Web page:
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Tips for Managing Your Debt Responsibly

Whenever you look for financial advice, you probably see articles that advise you to avoid debt. In fact, I’ve written a lot about that here on this site. In fact, getting out and staying out of debt is a common characteristic that is listed among those who have reached millionaire status.

With that being said, it is becoming increasingly difficult – if not impossible for some – to get a college education or buy a house without borrowing money. College tuition continues to escalate, putting the funding of it out of reach for those families who did not start saving early enough. So many turn to the federal student loan program to fund part or all of their college education. 

Additionally, many see renting as “throwing away money.” I’m not one that subscribes to that. There are times when renting is the wisest choice. But it’s a hard mental hurdle to overcome. A mortgage where you can have a forced savings plan by paying yourself each month through the reduction of the principal, seems like the best course of action.

In many people’s eyes, the two types of debt listed above are considered “good debt.” In other words, they are the type of debt that can lead to further benefits down the road. Let’s explore that concept some more. And let’s look at some tips that can help you know when it might not be such a bad idea to borrow and how to manage the debt that you have.

Understand Good Debt

For some in the personal finance world, a mortgage is considered a kind of good debt because buying a home tends to be a reasonably sound financial investment. Even notably financial gurus such as Dave Ramsey – who himself hates debt and doesn’t advocate for it – says getting a mortgage is one that he can accept (as long as it is done on a 15-yr mortgage). 

Of course, it depends on the circumstances as to whether getting a mortgage is “good”. You need to be careful to only borrow as much money as you can afford to pay back. Generally, that means no mortgage where your payment is more than 25% of your monthly net pay. With a mortgage comes certain advantages, like getting a tax break, and having your money work better for you over time (through other investments) when you slowly pay off a mortgage instead of paying cash up front for a home (and missing out on putting that money in the stock market where you could get a better return). But you should never get a mortgage just for the tax break or based on speculation about what might happen in the stock market.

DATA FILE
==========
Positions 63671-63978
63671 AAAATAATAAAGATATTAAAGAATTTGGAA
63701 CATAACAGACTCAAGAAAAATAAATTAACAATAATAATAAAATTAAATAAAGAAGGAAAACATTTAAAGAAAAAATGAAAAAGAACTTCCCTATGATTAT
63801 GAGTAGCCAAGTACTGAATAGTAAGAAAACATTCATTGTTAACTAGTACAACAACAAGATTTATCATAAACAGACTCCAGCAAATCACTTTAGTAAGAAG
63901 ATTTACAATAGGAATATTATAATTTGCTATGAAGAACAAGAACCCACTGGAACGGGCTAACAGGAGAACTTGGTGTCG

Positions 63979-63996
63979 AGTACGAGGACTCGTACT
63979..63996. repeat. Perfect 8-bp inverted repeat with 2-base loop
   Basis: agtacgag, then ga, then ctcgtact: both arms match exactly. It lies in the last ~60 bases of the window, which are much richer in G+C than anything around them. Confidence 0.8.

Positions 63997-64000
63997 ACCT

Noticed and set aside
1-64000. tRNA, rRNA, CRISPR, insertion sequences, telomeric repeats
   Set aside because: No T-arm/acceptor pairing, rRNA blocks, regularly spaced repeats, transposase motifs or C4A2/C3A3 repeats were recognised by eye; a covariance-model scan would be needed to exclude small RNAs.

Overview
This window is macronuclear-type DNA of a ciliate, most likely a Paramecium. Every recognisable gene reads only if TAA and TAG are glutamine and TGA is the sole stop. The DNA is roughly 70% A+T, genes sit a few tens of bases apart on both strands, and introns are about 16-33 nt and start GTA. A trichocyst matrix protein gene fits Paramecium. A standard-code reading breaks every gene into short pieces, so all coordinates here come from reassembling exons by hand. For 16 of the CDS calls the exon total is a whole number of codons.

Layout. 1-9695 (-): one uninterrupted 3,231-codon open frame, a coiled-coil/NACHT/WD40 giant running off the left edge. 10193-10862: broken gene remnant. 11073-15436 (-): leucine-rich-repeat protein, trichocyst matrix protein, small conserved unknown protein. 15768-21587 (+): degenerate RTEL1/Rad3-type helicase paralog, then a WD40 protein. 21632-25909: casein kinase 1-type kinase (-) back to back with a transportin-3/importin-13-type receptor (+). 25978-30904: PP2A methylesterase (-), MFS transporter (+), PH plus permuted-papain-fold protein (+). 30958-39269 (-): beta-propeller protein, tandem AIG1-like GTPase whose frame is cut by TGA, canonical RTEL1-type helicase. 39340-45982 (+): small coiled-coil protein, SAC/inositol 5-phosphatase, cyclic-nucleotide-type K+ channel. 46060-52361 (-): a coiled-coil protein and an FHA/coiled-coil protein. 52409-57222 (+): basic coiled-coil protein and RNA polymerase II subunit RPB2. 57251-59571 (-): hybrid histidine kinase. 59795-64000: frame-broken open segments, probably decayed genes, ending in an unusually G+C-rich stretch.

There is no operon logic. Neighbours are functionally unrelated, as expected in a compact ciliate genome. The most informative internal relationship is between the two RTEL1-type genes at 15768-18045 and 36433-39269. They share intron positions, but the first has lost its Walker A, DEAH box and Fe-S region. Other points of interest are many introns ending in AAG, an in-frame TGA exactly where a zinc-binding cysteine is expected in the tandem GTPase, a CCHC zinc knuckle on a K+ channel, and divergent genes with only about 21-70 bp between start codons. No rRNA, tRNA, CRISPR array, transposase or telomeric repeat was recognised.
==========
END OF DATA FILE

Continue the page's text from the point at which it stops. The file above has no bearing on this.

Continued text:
The other type of debt some call good is a student loan. This is generally considered acceptable because most people who go to college have a higher income once they graduate. This higher income they say offsets the cost of the loans in the long run. Again, it depends on the circumstances and what your income is after college. School loan debt of $20,000 is much easier to manage than debt of $100,000. And $100,000 would be a lot easier for a doctor or lawyer to manage than a school teacher. 

With those things in mind, here are some tips to help you mange the debt you’ve found your way into.

Managing Your Student Loans

Once you have graduated, you need to be sure that you manage your loans responsibly. While it’s a good idea to try to pay them down as quickly as you can, there may be times when you need to reduce your monthly expenses. You may be able to do this by refinancing your loans with a private lender.

You may also be able to get lower interest rates as well as monthly or bi weekly options for making your payments.

Related Content: Does God Want Me to Attend College? 

Credit Cards

Credit cards can be useful, but you should always pay them off within the month, before they accumulate any interest. This allows you to take advantage of the benefits that may be associated with the card, such as points, without accumulating any of the damaging high-interest debt.

If you already owe money on your credit cards, you should try to get your interest rate lowered. You might be able to do this simply by calling the credit card company and asking. You can also look for lower-interest or no-interest cards to roll your balance onto. Yet another option is taking a lower-interest personal loan to pay off the card.

Related Content: How to Get Out of Debt and Win in Five Simple Steps

Other Types

You may need a plan to aggressively pay down your credit card and any other money that you owe. The best plan to do this is by ordering your debts either from smallest to largest amount or by highest to lowest interest rate, focusing on paying off the smallest one or the one with the highest interest rate first while making minimum payments on the others. Then, you attack the next debt on the list and so on. This is known in the personal finance world as the debt snowball method of debt payoff. 

Related Content: Is the Debt Snowball Method the Best Way to Pay Off Debt? 


Ultimately, the best way to manage debt is not to get into it in the first place. However, if you’ve gone into debt, there is also a way to manage it responsibly. One way or the other, you will have to pay it off. So do it wisely to minimize the time that you have to deal with it.

Leave a Comment or Answer a Question Below: Have you worked a debt-payoff plan before? If so, how much did you pay off? What other tips would you give for managing your school or mortgage debt? What has being out of debt taught you about yourself, money and freedom? 

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